Monday 28 September, 2020

COVID-19: Finance minister projects ‘economic shock’

Minister of Finance and the Public Service, Dr Nigel Clarke says Jamaica is in for a negative economic shock.

Commenting on the trajectory of the coronavirus (COVID-19) globally and the start of community spread locally and measures aimed at containing the virus, Clarke said: "We need to be prepared for the worst and be ready for a very significant growth setback."

“Under these circumstances, the sharpness of the economic decline in the first quarter or two could lead to negative growth overall for the 2020/21 financial year, depending on how quickly tourism and other services resume and recommencement of employment generation in the country.”

Presenting his closing budget presentation on Tuesday, Clarke said very tough decision making is required in Jamaica at this time.

Clarke outlined challenges facing the economy.

According to the finance minister, the hotel industry will operate at near-zero occupancy for at least three months.

Some local hotels have already announced that they will close for some time and more will likely follow.

Clarke further noted that with the airport shut for two weeks, visitor arrivals will plummet to zero in the short term and “for the quarter ending June 2020 we may only have a trickle of guests.”

This, he said, means that restaurants, tour operators, attractions, travel agencies will also experience significant and substantial fall in business revenue and some of these may also need to close temporarily.

Clarke noted that many other sectors that participate in the tourism value chain and supply hotels with products will experience steep declines in business.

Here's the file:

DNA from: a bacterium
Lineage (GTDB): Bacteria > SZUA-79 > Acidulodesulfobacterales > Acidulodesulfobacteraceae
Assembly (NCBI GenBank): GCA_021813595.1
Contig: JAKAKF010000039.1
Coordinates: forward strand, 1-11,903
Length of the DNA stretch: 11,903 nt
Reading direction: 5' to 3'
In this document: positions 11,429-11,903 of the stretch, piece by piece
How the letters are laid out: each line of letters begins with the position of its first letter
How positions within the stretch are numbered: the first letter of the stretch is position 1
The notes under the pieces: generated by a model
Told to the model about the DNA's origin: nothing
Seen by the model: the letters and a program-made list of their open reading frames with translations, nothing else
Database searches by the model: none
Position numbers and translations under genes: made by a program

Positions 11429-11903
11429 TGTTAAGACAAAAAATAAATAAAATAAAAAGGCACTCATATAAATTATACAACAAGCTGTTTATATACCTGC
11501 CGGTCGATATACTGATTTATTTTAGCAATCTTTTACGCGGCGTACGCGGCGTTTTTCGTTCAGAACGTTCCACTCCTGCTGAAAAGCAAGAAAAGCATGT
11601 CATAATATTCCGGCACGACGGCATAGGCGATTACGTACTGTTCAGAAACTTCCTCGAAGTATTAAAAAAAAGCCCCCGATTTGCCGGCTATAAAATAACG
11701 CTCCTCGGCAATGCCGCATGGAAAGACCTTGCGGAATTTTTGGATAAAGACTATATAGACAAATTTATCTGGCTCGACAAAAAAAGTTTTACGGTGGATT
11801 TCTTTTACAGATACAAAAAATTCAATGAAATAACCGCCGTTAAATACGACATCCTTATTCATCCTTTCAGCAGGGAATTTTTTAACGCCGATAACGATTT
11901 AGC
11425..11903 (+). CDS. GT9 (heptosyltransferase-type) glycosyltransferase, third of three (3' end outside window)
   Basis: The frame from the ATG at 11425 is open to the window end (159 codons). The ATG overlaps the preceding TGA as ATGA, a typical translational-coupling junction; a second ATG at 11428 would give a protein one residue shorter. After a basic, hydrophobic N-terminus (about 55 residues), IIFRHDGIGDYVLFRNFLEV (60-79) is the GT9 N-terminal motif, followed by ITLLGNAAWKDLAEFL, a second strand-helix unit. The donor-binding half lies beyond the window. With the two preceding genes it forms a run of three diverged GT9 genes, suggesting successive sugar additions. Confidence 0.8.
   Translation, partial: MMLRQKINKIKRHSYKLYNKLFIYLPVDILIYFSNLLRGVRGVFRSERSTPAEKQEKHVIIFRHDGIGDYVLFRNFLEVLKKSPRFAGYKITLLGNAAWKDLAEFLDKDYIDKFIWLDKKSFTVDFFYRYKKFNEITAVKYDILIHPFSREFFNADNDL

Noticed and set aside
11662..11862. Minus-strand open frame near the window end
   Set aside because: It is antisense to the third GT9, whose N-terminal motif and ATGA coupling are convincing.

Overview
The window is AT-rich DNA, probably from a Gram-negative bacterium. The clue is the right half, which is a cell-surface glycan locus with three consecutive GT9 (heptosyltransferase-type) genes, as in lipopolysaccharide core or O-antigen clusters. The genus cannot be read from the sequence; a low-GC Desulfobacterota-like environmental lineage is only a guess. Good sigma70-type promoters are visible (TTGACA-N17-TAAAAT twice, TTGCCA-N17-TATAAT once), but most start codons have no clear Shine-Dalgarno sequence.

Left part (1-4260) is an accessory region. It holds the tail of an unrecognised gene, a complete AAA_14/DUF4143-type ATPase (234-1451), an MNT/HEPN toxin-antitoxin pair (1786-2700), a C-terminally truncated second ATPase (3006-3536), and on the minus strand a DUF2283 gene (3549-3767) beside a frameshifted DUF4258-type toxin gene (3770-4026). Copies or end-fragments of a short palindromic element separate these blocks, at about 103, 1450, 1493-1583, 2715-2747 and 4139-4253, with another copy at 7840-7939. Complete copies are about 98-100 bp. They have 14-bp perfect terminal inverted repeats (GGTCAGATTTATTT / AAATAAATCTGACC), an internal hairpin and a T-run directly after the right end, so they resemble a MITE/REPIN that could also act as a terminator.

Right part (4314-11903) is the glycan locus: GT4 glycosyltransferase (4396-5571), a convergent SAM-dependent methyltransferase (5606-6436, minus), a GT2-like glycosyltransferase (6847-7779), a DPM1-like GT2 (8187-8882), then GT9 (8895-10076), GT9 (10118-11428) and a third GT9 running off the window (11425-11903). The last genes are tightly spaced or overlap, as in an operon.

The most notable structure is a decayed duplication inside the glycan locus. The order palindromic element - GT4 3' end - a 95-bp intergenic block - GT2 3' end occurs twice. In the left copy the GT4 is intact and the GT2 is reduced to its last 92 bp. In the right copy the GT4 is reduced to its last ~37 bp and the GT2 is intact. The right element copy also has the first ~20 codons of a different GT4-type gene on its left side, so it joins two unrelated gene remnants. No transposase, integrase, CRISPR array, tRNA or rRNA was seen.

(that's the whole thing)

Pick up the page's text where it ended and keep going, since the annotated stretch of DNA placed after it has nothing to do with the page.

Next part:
“Barbers and hairdressers in tourist towns will have less business,” Clarke said.

With bars and entertainment venues closed, producers of alcohol will have less business, the finance minister also said.

“Closure of wholesale operators downtown means less sales for food and other manufacturers. In summary, the curtailment of economic activity will adversely affect many businesses, in ways that are not obvious.”

The Minister of Finance also noted that employment levels “that have been so robust” will be negatively impacted in the period to come.

“We can expect a sharp rise in layoffs in the short term.  We are likely to see a decline in quarterly GDP for the quarter ending March 2020 and we can certainly expect a sharp contraction in GDP in the first quarter ending June 2020 over the first quarter of the prior year, ending June 2019,” Clarke stated.

The Minister of Finance said that the timing and pace of recovery will greatly depend on how quickly the United States in particular, but Europe as well, are able to curtail the spread of this virus.

He noted: “Economic decline and recession in the United States is likely and this could compound the COVID-related economic impact…What we do know is that Jamaica is in for a massive negative economic shock, which has already begun".

“This pandemic is nothing like the world has ever experienced before. The conditions around the globe are still evolving and the uncertainties huge,” Clarke said.

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